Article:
OLD CUMNOCK - Extract from National Gazetteer, 1868

[Description(s) from The National Gazetteer (1868)]

"OLD CUMNOCK, a parish in the district of Kyle, in the county of Ayr, Scotland, 62 miles from Edinburgh, and 49½ from Glasgow by the Glasgow and South-Western railway, which has a station here. It is situated on Lugar Water, near Aird's Moss. The parish is 10 miles long by 2 broad, and contains the town of Cumnock, noted for the manufacture of plane-tree snuff-boxes. Many of the inhabitants are engaged in working stone, lime, coal, and lead, which are found in great abundance. The Marquis of Bute takes the title of baron from Terrenzean Castle, a fine ruin in this parish. At Borland, a seat of the Hamilton family, are the ruins of the old church. Plans have been prepared for a new parish church, to be built on the old site, by Maitland Wardrop, Esq., of Edinburgh. The parish is in the presbytery of Ayr, and in the patronage of the Marquis of Bute. The minister's stipend is £218. Fairs for the sale of horses, cattle, pigs, &c., are held weekly during the months of January, February, November, and December; and monthly in March, June, July, and October."

"CUMNOCK, a town in the parish of Old Cumnock, in the county of Ayr, Scotland. It stands at the junction of Glasnock Water with the Lugar, 16 miles E. of Ayr, and is situated in a hollow. The viaduct of the Glasgow and South-Western railway, which crosses the Lugar a quarter of a mile above the town, presents a very magnificent and romantic appearance. It is 170 feet in height, and has 14 arches, 9 of which have a span of 50 feet. Plans have been prepared for a new church to be erected in the town. -Various branches of industry give employment to the inhabitants, among which may be mentioned iron-works, weaving, the making of threshing machines; a pottery, at which a brown ware of superior quality is made; and wooden snuff and other boxes and articles, which last have rendered the name of Cumnock famous, from their delicate construction and elegant finish. This trade in wooden articles was, however, so profitable that it has left the town. Twenty-five years ago a solid foot of wood, value 3s., could be manufactured into boxes worth £100. This town was made a burgh of barony in 1509 by James IV. Sheriff's courts are held in it four times a year, and petty sessions for eight parishes. Fairs for various purposes are held in the months of January, February, March, June, July, October, November, and December."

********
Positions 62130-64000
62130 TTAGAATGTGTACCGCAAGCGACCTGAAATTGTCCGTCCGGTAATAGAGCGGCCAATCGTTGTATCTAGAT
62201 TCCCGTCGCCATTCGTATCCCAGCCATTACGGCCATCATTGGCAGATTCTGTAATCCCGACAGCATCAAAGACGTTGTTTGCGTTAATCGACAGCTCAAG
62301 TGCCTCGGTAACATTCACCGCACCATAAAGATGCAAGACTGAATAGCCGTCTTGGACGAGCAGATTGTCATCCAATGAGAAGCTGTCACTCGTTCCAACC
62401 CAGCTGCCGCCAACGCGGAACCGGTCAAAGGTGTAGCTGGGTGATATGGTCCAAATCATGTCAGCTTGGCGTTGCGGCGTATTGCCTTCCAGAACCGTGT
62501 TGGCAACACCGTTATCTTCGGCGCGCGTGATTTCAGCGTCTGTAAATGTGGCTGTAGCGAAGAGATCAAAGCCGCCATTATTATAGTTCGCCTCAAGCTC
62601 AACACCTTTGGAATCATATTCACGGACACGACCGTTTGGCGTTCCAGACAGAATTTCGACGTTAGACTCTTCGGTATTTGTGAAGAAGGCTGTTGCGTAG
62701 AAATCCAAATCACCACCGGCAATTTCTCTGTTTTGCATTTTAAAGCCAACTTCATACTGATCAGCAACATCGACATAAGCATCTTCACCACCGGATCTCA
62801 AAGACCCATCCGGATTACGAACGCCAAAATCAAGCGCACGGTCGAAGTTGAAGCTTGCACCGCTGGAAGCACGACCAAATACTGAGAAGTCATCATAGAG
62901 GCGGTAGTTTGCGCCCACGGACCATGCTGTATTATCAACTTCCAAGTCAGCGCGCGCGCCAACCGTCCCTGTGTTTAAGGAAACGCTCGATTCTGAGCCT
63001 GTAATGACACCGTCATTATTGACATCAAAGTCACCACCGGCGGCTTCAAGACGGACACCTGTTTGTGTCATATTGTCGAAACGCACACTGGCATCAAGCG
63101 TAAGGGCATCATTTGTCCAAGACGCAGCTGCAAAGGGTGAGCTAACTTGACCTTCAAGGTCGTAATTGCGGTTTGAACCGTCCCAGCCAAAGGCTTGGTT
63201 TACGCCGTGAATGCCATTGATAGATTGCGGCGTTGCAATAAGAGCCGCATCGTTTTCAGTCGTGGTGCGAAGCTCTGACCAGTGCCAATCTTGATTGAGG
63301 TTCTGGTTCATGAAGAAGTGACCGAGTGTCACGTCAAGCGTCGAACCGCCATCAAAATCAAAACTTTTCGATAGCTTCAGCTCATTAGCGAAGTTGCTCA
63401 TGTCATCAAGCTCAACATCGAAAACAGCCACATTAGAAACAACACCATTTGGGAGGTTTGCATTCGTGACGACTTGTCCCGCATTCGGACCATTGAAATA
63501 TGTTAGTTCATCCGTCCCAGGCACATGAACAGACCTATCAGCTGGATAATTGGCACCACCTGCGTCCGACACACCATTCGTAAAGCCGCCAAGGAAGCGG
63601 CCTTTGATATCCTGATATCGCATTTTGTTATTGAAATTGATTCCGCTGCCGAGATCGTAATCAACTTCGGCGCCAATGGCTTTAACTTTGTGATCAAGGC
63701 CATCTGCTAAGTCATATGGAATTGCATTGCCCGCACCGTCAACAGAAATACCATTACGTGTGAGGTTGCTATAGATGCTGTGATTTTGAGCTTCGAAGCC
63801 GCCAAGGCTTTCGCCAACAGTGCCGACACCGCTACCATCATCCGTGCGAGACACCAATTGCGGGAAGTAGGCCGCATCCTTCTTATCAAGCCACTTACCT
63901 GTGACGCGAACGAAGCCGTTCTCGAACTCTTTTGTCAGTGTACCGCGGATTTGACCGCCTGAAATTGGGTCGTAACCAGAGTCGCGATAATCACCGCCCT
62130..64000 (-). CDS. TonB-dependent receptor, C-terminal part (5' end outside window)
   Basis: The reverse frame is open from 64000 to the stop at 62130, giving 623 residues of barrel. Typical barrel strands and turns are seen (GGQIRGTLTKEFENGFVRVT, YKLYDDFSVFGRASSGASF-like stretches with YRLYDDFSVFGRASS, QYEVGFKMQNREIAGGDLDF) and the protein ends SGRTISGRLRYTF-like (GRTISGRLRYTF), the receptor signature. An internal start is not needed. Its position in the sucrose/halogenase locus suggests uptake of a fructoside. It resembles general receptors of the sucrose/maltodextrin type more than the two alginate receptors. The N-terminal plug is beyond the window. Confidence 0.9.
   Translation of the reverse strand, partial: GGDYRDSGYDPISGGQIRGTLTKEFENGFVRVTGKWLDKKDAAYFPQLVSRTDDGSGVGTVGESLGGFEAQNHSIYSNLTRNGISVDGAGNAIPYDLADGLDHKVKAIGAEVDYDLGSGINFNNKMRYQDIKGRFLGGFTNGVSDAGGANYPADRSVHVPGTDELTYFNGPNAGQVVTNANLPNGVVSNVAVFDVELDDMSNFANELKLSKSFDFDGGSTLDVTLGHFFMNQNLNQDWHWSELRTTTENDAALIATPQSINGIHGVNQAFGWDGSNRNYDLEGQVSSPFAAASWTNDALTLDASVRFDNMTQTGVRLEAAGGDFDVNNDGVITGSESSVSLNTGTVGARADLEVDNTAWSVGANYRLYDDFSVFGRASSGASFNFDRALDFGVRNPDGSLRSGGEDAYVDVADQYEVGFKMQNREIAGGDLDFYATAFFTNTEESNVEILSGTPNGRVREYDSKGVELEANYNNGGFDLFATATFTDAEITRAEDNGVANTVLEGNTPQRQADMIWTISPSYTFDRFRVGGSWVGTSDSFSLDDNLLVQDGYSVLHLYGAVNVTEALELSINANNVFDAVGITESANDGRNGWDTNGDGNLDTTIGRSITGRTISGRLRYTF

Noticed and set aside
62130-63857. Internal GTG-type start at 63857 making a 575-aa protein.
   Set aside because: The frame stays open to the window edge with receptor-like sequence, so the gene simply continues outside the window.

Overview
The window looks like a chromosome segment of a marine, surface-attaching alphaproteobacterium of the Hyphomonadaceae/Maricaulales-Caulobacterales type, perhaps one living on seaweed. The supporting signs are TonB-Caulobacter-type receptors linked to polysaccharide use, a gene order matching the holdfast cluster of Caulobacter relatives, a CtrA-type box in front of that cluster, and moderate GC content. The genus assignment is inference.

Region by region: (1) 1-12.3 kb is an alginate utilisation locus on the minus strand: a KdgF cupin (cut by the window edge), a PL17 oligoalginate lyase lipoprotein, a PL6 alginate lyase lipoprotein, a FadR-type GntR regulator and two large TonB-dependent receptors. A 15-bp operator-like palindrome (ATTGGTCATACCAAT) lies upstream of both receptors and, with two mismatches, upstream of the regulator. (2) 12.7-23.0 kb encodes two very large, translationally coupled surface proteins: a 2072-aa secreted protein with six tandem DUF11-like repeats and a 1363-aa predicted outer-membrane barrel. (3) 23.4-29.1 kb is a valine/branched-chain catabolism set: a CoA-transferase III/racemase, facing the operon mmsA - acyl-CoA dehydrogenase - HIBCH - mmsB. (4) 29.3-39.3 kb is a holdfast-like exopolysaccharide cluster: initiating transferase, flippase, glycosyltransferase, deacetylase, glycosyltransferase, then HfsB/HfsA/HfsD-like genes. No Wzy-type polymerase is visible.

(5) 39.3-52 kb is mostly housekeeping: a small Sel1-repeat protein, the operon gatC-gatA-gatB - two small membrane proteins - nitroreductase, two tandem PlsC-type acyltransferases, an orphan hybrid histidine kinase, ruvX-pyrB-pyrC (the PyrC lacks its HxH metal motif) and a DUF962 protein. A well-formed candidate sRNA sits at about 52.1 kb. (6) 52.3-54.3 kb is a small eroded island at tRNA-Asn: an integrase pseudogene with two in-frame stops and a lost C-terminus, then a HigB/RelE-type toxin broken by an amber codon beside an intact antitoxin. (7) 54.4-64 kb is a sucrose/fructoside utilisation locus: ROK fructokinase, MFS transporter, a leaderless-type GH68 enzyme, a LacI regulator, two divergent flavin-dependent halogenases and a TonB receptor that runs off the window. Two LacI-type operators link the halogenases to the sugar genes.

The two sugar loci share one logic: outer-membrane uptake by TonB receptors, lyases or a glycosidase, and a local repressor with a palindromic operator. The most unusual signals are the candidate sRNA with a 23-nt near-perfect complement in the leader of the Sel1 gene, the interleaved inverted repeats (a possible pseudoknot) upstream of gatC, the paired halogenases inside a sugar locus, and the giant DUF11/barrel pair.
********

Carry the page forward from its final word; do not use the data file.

[Description(s) from The National Gazetteer of Great Britain and Ireland (1868)
Transcribed by Colin Hinson ©2003]

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